Award-winning musician Tanya Tagaq has written an innovative part autobiographical, part fictional novel that intermingles prose, poetry and drawings portraying present-day Inuit reality. Unlike similar texts, her debut novel Split Tooth (2018) does not concern itself with the recanting of myths or with the adjustment to modern life, whether living on or off the tundra. Instead, Tagaq has broken a new trail for all future Inuit writers to tread upon, describing the lived world of an Inuk child with writing that is breathtaking and singular.
Tagaq’s poetry is a major aspect of what sets Split Tooth apart from other works, both semi-biographical and ethnographic. “Inhale hard love suck in the smell and reward reap eat chew swallow devour all the goodness and love that is given to you,” she writes with lyrical strength and tenderness about a world that is often harsh and disappointing. “Exhale calmness in acknowledgment of the beauty within the courage it takes to not fear love.” Tagaq reminds us to bravely and openly embrace love in an Arctic climate where cold and darkness reign, themes that are paralleled within her main character’s life.
Tagaq speaks from a place of discomfort and plunges her reader into a world filled with alcohol, sex and drug abuse. Laughter and hope are largely absent elements. The workings of daily life for a young Inuk girl tucked away in a small community are void of happiness and filled with the quiet of the tundra. Nevertheless, her thoughts are not silenced in her struggle to survive in Iqaluktuuttiaq (Cambridge Bay), NU, in 1975. Her first-person writing admits, “We cannot always be what we wish to be. I cannot be perfect for my children.”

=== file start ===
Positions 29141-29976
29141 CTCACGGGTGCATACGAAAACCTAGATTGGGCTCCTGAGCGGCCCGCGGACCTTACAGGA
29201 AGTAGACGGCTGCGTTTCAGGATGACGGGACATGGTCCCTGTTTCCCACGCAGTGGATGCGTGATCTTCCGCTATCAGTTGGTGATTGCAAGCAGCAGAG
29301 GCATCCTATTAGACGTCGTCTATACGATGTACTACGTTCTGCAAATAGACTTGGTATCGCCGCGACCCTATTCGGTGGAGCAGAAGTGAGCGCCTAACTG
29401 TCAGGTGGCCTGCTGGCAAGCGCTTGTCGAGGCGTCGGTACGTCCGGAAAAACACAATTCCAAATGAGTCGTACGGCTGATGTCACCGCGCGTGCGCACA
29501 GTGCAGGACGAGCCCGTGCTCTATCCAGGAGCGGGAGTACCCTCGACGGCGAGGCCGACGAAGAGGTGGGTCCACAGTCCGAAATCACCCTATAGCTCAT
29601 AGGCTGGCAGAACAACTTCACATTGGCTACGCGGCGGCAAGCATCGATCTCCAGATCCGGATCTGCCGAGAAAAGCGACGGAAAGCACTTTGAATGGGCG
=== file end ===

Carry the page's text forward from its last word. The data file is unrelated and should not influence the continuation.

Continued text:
Tagaq’s adolescent resistance towards community members, whether a school teacher at an auntie’s party or her own mother, enriches the coming of age of the young girl’s growth that is splattered with visitations from the spirit world. “I saw in an instant the spiritual world we all ignore. Like the radio waves we can’t see, it is everywhere.” She is later gifted with a dream from her ananak (mother) revealing her role in the afterlife.
I caution readers that this is not a book that gives us the “happily-ever-after” ending. It is a book that strikes at the hard realities for a northern teen and is marked with the brutality of the addicts who are her caregivers. It is the harshest lesson the book leaves with its readers.
Legacies of death and destruction are blended with the sadness of lost babies and murder. The book describes Inuit as the dead and desperate. Inuit readers are forced to ask: Is this all we are? What are we doing to ourselves? More importantly, we must ask how do we create work that furthers the legacy of Inuit youth who are survivors, who are brave, kind and giving? As Inuit, we must remember that when we speak, especially to a broad public audience, we speak for all of us.
With this work Tagaq has reshaped what Inuit literature is. She has upset the traditions of accepted writing styles of fantastic legends, divides between North and South and colonized experiences. She has rattled the bones of Western traditional writing norms by interjecting poetics with prose. Although her firstperson narrative can sometimes brink on tedious, readers are given the sense of partaking in something bad and dangerous throughout. And, despite these descriptive lulls, it is impossible to stop reading. It is delicious. And offers a new way forward for Inuit authors.
Tagaq is a humble artist. She worked to complete her education. She worked at becoming an internationally renowned performer. Nothing was given to her. Who and what she is has been well earned. Split Tooth is what Tagaq is. The unexpected. The unimaginable.
This Review appeared in the Spring 2019 issue of the Inuit Art Quarterly.